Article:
Full and by: The emergence of the sanctuary system in the 2000s and 2010s
By Elizabeth Moore
As one millennium drew to a close and another approached, everyone was worried about Y2K and the impending collapse of our computer infrastructure. I was adulting as I approached my 35th birthday, and the sanctuary program was going full and by (a nautical term meaning making the best speed you can in the direction the wind is taking you), on the verge of emerging as a system. There was a lot happening as ocean parks grew in size, number, and conservation impact.
Two important commissions raised awareness about the continuing decline of the health of our nation’s ocean. In 2003, the Pew Ocean Commission issued a report highlighting the need for a system of fully protected marine reserves in U.S. waters. In 2004, the U.S. Commission on Ocean Policy recommended the use of marine protected areas for implementing ecosystem-based management of marine resources. The Tortugas Marine Reserve (then the largest no-take area in the U.S.) was designated in the Florida Keys, an executive order was signed that designated the then-largest protected area in the U.S. in the Northwestern Hawaiian Islands, and another executive order established the National Marine Protected Area Center to focus on the science and coordination of the 1,200 local, state, territory, tribal, and federal ocean parks in the United States.
The 2000 reauthorization of the National Marine Sanctuaries Act transitioned the sanctuary program to the sanctuary system by requiring the formal establishment of a system to encompass all sanctuaries, allowing a more strategic approach to plan for future needs and growth, and undergo a deliberate and extensive effort to develop its system identity. In truth this transformation had already been slowly underway.
Both the program and Congress recognized the need to limit new sanctuary designations. The growth of the program in the 1990s outstripped the ability of the program to optimally manage sanctuaries. By limiting new administrative designations, the program was able to focus inward to proactively manage and provide for its existing sites. The program also began new planning processes to better integrate its budget and priorities with other parts of NOAA; created national monitoring and education plans; assessed the needs for small vessels and staffing requirements; created databases to track permits and potential hazards; initiated an evaluation of program regulations to make them more consistent; expanded the number of advisory councils; and implemented a public management plan review process at many sites. The sanctuary system became the independent Office of National Marine Sanctuaries within NOAA’s National Ocean Service.
The sanctuary system continued to evolve both its conservation regime and its system culture into the 2010s. With the establishment of the sanctuary advisory council (a community based group that provides advice to a sanctuary superintendent) for Monitor National Marine Sanctuary in 2005, the suite of advisory councils for the sanctuary system was complete. Every site had the benefit of rigorous input from its communities and the system benefited from voices from across the entire ocean community. In 2012, the sanctuary system completed the last condition report, for Thunder Bay National Marine Sanctuary. The system condition report completed in 2013 showed that the greatest threats found in the system are marine debris, invasive species, water quality, and other detrimental human activities. In the face of these pressures, sanctuaries placed more emphasis on resource protection through progressive, science-based management, targeted resource protection programs, and engaging education and outreach activities. Expansions increased the sizes of Monterey Bay, Greater Farallones, Cordell Bank, American Samoa, and Thunder Bay national marine sanctuaries, and Papahānaumokuākea Marine National Monument was expanded by executive order in 2016.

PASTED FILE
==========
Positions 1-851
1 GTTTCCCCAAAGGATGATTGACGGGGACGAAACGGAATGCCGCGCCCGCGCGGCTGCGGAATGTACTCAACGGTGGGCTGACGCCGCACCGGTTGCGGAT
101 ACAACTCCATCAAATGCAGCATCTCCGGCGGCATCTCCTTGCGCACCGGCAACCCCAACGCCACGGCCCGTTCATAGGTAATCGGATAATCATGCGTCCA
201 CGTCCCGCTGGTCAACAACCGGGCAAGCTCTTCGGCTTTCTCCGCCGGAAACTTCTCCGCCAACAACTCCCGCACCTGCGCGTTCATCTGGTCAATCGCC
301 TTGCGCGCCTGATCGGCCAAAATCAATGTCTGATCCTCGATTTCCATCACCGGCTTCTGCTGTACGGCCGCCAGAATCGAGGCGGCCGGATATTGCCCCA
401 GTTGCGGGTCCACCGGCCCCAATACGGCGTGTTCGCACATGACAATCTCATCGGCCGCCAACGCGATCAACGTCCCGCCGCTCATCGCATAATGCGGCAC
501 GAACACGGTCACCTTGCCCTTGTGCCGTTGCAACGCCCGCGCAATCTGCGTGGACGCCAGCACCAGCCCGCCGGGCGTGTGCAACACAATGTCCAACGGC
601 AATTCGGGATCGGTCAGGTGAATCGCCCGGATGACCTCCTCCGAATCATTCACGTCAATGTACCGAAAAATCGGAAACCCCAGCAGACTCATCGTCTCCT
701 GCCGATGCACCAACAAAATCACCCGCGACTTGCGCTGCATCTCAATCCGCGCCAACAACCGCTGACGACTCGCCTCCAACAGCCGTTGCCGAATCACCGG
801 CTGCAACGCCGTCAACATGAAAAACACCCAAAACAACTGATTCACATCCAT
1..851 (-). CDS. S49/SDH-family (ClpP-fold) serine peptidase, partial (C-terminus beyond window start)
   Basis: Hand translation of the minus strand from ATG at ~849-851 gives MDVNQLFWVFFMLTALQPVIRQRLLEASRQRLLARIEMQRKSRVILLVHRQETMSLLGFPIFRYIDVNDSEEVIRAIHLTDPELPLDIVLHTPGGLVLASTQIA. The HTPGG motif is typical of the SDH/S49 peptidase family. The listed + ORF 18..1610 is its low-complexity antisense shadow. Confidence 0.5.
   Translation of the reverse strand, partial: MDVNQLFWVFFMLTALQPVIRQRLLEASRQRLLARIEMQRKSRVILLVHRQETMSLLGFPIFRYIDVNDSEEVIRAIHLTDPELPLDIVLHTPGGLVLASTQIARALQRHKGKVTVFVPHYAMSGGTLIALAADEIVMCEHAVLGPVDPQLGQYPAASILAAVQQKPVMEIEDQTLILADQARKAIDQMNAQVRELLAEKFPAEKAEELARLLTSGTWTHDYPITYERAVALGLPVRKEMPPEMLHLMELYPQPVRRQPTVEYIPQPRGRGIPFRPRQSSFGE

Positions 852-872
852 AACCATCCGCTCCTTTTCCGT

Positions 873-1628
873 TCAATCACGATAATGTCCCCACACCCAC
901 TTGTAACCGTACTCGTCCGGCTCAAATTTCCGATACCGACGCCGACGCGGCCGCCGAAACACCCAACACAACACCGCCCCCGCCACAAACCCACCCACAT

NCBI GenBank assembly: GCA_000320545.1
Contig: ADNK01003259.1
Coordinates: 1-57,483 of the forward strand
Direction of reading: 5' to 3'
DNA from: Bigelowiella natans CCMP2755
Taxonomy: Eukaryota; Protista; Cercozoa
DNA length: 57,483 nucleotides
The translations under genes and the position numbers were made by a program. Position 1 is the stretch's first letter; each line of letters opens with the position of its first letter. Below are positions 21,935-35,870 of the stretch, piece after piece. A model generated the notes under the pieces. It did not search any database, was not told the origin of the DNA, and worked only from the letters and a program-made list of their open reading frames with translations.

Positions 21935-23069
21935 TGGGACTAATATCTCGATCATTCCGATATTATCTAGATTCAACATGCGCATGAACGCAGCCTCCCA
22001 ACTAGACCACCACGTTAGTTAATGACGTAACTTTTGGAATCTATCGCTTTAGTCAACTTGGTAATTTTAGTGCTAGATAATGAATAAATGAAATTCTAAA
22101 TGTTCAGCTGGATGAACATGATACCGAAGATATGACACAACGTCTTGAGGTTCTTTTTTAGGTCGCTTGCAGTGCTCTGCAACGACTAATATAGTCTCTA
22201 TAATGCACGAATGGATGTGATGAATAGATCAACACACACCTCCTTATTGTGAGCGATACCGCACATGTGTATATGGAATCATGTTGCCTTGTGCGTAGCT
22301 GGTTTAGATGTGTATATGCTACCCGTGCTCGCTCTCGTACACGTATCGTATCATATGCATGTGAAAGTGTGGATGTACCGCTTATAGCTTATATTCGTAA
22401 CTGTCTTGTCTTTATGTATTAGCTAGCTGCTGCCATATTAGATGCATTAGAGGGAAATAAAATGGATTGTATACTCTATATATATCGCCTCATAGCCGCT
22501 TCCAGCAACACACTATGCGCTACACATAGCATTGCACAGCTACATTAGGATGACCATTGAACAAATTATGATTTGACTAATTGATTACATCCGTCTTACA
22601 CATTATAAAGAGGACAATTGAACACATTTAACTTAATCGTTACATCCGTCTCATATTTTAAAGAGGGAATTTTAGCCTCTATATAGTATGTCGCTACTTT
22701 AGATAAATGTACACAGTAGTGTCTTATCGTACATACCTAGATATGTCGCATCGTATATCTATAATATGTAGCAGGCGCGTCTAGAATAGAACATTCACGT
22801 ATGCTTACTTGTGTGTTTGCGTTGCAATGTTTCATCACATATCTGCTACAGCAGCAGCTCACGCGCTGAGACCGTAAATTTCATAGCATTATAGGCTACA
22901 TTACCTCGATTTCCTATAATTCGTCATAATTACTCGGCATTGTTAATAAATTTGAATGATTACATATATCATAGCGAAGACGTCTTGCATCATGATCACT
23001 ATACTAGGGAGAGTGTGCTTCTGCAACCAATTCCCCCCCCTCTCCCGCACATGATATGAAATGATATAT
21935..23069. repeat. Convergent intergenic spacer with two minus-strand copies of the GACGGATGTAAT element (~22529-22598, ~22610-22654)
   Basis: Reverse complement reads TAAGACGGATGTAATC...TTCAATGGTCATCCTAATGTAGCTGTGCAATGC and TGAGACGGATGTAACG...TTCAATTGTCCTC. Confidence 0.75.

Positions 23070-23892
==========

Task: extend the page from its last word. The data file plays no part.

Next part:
The sanctuary system also became more focused on its communities. In addition to sanctuary advisory councils, visitor centers and friends groups were established for most sanctuaries; expansive volunteer programs, including many citizen scientists, were set up; and school-based conservation programs were put in place. More intensive research on the socioeconomic effects of sanctuaries has demonstrated their strong benefits. With the Site Evaluation List long inactive, a new community-driven Sanctuary Nomination Process was established in 2014.
The sanctuary system has emerged as a fully fledged marine conservation organization with nearly half a century of experience under its belt. Where do things stand now as we turn 45? Join us next week for Absolute Bearing: The Sanctuary System at 45.
Elizabeth Moore is a senior policy advisor at the NOAA Office of National Marine Sanctuaries.